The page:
Climate Change and Its Impact on Alberta Gardens

by Jennifer Burns-Robinson

Greetings from my Zone 3 garden, 50km west of Edmonton, AB! I garden on an acreage in a rural area, so unfortunately, I don’t get the benefit of Edmonton’s heat island, which bumps up their growing zone to 4a. Winters here tend to be cold (down to -42C, two years ago) with only moderate snowfall. Summers tend to be dry and warm, but that is changing. Climate change is driving more extreme weather variations, so very variable rainfalls, more extreme rain events, hail, winds, and droughts are in our forecast. An expert climatologist, David Phillips, recently predicted that by 2050, we will be bumping our zone up by 1.5 levels. So, my 3b garden will move to almost 4b. That is a lot of change in just a few years.

So, what can an Alberta gardener do to keep on gardening despite the weather? Thankfully, there are lots of things we can do to help manage our microclimate and buffer it against extreme weather. One thing we can do right now to protect our future gardens is plant trees. Trees not only act as a carbon sink, but they create shade to cool the soil, help block damaging winds and help hold water in the soil. Deforestation is a big contributor to climate change, so if we can each plant a few trees, we may be able to offset some of that damage in the long run. We plan to add some shade trees over the next few years, including some hardy maple that we will tap for maple syrup.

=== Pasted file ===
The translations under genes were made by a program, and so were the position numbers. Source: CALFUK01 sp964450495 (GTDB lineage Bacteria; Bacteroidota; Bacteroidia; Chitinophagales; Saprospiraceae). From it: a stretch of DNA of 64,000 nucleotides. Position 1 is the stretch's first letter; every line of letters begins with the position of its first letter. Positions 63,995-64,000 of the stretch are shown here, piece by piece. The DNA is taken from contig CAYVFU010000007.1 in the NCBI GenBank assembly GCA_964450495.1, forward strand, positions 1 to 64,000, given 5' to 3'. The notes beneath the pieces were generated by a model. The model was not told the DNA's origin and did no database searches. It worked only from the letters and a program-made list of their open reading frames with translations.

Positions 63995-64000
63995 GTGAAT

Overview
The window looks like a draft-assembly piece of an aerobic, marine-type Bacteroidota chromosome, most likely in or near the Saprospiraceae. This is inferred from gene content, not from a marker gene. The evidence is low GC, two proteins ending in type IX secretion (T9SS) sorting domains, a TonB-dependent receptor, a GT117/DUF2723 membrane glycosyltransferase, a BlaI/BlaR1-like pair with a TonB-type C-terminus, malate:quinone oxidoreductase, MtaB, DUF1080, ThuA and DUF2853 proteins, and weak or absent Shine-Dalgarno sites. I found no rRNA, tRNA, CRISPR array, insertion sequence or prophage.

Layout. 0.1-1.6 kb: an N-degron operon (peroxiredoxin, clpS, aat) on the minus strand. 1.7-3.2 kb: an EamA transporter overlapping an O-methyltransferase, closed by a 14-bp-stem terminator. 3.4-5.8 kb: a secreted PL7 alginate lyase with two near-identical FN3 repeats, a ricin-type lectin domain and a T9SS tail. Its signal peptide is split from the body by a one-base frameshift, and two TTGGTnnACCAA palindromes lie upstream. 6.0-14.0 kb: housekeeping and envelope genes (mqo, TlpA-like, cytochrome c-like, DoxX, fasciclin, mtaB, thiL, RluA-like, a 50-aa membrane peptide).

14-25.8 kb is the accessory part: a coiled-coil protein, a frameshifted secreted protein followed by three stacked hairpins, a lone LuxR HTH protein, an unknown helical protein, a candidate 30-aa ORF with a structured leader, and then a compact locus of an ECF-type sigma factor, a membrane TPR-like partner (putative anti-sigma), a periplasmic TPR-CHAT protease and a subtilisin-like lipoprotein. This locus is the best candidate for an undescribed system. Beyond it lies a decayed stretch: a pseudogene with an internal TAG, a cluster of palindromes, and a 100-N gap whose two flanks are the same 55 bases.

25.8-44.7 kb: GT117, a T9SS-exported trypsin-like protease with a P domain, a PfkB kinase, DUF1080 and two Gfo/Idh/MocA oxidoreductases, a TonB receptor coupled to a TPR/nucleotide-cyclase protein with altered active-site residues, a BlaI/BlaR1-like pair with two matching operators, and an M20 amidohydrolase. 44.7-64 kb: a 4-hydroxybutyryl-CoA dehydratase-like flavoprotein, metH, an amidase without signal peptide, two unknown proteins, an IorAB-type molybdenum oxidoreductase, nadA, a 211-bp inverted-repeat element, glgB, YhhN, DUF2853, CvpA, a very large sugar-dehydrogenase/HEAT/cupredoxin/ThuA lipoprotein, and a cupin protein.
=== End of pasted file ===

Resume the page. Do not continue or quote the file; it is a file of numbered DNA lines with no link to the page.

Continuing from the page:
A storm rolls through my zone 3 Alberta garden - Photo by Jennifer Burns-Robinson
A storm rolls through my zone 3 Alberta garden - Photo by Jennifer Burns-Robinson 

What else can we do? Mulch, mulch, mulch! Leave no soil bare, and your plants will thank you. Mulching reduces water evaporation, and cools plant roots. Last summer, we had hot dry weather at the start of the season (no rain for almost 3 months!) and mulching helped to reduce stress on my fruit trees and reduce the amount of water I needed to use from my well - preserving my underground water. Hand-in-hand with mulching is collecting rainwater. With the looming possibility of alternating drought and extreme rainfall, collecting your rainwater for the dry times is a smart move. We are installing 2 more 1000L tanks this summer to catch rain, just in case we get another spring like last year.